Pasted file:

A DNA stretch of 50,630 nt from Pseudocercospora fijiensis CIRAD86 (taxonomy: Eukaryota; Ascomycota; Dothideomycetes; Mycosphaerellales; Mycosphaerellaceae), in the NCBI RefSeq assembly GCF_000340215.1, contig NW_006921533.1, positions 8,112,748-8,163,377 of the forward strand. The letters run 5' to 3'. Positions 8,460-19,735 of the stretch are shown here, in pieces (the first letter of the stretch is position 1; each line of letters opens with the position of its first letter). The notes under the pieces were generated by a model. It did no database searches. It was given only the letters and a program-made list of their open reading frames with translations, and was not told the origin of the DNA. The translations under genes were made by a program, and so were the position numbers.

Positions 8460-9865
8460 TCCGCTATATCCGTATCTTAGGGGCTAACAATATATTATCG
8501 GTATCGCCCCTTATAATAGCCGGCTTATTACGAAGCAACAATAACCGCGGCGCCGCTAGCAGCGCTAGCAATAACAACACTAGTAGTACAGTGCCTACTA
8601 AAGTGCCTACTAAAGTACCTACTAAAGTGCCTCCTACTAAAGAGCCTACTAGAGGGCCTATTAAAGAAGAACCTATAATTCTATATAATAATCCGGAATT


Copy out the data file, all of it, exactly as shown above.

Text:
A DNA stretch of 50,630 nt from Pseudocercospora fijiensis CIRAD86 (taxonomy: Eukaryota; Ascomycota; Dothideomycetes; Mycosphaerellales; Mycosphaerellaceae), in the NCBI RefSeq assembly GCF_000340215.1, contig NW_006921533.1, positions 8,112,748-8,163,377 of the forward strand. The letters run 5' to 3'. Positions 8,460-19,735 of the stretch are shown here, in pieces (the first letter of the stretch is position 1; each line of letters opens with the position of its first letter). The notes under the pieces were generated by a model. It did no database searches. It was given only the letters and a program-made list of their open reading frames with translations, and was not told the origin of the DNA. The translations under genes were made by a program, and so were the position numbers.

Positions 8460-9865
8460 TCCGCTATATCCGTATCTTAGGGGCTAACAATATATTATCG
8501 GTATCGCCCCTTATAATAGCCGGCTTATTACGAAGCAACAATAACCGCGGCGCCGCTAGCAGCGCTAGCAATAACAACACTAGTAGTACAGTGCCTACTA
8601 AAGTGCCTACTAAAGTACCTACTAAAGTGCCTCCTACTAAAGAGCCTACTAGAGGGCCTATTAAAGAAGAACCTATAATTCTATATAATAATCCGGAATT